In October 2011, The Sentencing Project celebrated its 25th anniversary with a forum held at the National Press Club in Washington, D.C. That event, Criminal Justice 2036, was designed with two ideas in mind. First, to celebrate the accomplishments of our organization over a quarter century, of which we are indeed proud. Our contributions to public debate and public policy on issues of crime and punishment during the period, we hope, have helped in some measure to reduce harm and improve lives.
Secondly, and more importantly, we used the occasion to envision what our criminal justice system—and our approach to public safety—should look like 25 years into the future, in the year 2036. We did so because we believe there is a moment of opportunity now, and therefore it is timely to think broadly about directions for constructive reform.
In order to envision where we might go over 25 years, it is helpful to assess where we have come from in the last 25 years. In this regard, there are two very different stories we might tell.
The first is one of a policy climate in which punishment has been exalted in ways unimaginable not very long ago. The number of people in our prisons and jails has nearly tripled during this time, a half million people are incarcerated for a drug offense, and racial/ethnic disparities within the justice system are profound. Increasingly, we are gaining new insight into the varied ways in which high rates of incarceration in disadvantaged communities affect family formation, social cohesion, and life prospects.
The other story of the past 25 years is a more hopeful one. That analysis focuses on the steep drop in crime in recent years, the broad acceptance of the need for reentry programming, and increasing support for the concept of justice reinvestment. We also appear to be at a point where prison Introduction populations are finally stabilizing (albeit at world record levels) after several decades, and are even declining substantially in a handful of states.
Both of these views are factually correct, which suggests that it is up to us to determine in which direction criminal justice policy will proceed over the next quarter century. Both for reasons of effectiveness and compassion, we hope that the nation will adopt the strategy that emphasizes opportunity rather than punishment as the guiding theme of our vision for public safety.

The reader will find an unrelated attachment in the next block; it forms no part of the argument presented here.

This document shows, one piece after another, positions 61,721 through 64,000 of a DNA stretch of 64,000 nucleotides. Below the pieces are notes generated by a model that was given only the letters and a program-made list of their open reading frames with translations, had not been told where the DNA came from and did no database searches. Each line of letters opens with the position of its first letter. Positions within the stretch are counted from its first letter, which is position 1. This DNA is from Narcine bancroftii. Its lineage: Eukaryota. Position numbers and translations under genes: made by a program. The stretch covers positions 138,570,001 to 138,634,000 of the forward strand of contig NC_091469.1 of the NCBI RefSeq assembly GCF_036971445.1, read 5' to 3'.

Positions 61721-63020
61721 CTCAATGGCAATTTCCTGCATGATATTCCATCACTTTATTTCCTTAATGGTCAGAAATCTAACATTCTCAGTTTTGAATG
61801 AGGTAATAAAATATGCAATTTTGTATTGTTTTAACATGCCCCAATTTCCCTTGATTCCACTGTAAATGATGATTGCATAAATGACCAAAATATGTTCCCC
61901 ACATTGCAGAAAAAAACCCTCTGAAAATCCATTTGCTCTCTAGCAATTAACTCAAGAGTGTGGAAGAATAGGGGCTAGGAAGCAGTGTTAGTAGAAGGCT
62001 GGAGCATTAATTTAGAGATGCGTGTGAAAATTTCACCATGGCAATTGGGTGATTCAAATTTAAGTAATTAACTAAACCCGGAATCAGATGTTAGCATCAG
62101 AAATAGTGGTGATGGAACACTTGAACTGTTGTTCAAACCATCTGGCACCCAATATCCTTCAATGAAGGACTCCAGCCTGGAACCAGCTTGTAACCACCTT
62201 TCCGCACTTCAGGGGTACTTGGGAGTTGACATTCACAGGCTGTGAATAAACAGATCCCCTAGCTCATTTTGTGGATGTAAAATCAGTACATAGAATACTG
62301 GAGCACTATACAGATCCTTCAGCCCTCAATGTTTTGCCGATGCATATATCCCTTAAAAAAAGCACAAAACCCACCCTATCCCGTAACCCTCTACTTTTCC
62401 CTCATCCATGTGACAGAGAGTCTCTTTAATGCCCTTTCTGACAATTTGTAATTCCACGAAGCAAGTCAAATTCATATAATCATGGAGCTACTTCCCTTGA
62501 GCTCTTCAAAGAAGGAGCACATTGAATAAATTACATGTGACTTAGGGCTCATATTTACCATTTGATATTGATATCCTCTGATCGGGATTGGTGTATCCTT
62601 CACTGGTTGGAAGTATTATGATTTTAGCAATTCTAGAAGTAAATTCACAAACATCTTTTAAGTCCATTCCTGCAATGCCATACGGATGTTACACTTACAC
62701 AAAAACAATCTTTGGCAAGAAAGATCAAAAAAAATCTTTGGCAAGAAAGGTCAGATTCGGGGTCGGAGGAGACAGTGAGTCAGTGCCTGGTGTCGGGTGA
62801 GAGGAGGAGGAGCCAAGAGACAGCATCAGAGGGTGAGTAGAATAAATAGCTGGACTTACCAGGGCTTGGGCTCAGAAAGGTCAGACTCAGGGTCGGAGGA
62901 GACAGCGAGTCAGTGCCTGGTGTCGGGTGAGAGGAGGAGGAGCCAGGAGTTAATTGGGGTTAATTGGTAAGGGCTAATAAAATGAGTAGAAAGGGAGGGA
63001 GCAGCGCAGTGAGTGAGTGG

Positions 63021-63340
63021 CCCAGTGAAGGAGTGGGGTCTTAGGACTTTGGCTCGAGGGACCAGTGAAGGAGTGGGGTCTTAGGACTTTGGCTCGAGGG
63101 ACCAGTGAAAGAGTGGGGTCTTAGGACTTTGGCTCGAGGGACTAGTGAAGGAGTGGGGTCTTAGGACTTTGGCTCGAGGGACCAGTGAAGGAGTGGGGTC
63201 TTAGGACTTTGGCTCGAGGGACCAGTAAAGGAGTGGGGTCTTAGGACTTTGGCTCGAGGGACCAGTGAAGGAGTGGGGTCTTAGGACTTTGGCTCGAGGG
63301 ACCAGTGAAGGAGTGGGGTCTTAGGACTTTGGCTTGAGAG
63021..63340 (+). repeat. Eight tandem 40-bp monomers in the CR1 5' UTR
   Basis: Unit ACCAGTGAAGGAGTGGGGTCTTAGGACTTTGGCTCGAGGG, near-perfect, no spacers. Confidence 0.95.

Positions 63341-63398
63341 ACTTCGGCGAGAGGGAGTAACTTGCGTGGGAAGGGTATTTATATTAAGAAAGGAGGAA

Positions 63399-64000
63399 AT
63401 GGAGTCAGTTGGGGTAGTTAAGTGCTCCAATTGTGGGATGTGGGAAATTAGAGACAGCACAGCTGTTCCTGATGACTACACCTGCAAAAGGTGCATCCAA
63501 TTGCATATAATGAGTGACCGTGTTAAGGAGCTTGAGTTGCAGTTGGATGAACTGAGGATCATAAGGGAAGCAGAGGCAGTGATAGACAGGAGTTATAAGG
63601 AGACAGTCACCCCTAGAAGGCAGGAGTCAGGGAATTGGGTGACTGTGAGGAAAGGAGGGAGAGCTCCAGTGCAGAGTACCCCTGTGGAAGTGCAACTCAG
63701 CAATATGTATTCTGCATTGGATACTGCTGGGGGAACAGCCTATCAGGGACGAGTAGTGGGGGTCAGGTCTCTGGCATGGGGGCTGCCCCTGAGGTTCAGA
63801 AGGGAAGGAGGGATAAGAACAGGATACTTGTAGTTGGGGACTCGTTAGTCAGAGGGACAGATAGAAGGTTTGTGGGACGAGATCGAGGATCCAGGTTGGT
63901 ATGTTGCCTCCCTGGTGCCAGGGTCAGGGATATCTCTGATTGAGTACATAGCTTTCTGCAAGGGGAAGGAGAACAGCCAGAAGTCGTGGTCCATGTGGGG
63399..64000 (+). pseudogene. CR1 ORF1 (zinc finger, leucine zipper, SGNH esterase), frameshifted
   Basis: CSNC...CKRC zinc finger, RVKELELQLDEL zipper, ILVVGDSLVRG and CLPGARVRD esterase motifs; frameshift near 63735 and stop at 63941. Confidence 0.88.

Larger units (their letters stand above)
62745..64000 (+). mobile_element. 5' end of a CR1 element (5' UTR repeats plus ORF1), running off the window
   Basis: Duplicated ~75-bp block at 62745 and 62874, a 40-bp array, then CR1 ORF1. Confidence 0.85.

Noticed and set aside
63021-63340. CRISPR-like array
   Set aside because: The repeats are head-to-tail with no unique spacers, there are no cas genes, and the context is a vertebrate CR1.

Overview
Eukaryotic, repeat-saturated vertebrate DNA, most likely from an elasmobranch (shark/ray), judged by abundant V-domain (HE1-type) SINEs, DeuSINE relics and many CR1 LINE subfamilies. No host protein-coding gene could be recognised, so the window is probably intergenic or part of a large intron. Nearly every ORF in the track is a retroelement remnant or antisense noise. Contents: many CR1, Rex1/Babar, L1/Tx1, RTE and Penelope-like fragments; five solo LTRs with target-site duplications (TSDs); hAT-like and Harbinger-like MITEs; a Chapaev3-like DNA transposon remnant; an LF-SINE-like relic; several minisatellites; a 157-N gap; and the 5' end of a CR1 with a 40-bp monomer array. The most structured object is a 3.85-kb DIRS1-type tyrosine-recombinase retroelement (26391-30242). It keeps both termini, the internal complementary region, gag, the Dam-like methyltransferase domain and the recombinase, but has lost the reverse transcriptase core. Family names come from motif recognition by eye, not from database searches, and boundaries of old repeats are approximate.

This volume aims to provoke a conversation about what that vision looks like and how we can begin to put it into practice. The collection begins with the text of Jeremy Travis’s keynote speech at the 25th anniversary event. In this far-reaching overview of where we should go and how we might get there, Travis asks us to summon the “superheroes” of science and passion to guide our way forward. As he describes it, we call on science in our “quest for empirical truth” and passion for “the human impulse to seek justice.” Within this framework Travis lays out a scenario under which we can achieve five significant goals: help victims restore their lives, pursue a scientific crime prevention agenda, develop professional standards for the justice system, rethink the role of the criminal sanction, and fundamentally reconsider the level of imprisonment, which is “a stain on our national conscience.”
The 25 essays which follow are broad-ranging both in vision and strategy. They contain the perspectives of leading thinkers in the field, including academics, practitioners, and policy advocates. All the contributors look to a day where public safety is not premised on maintaining a world-record level of incarceration. But there is a diversity of views on how we might get to that point.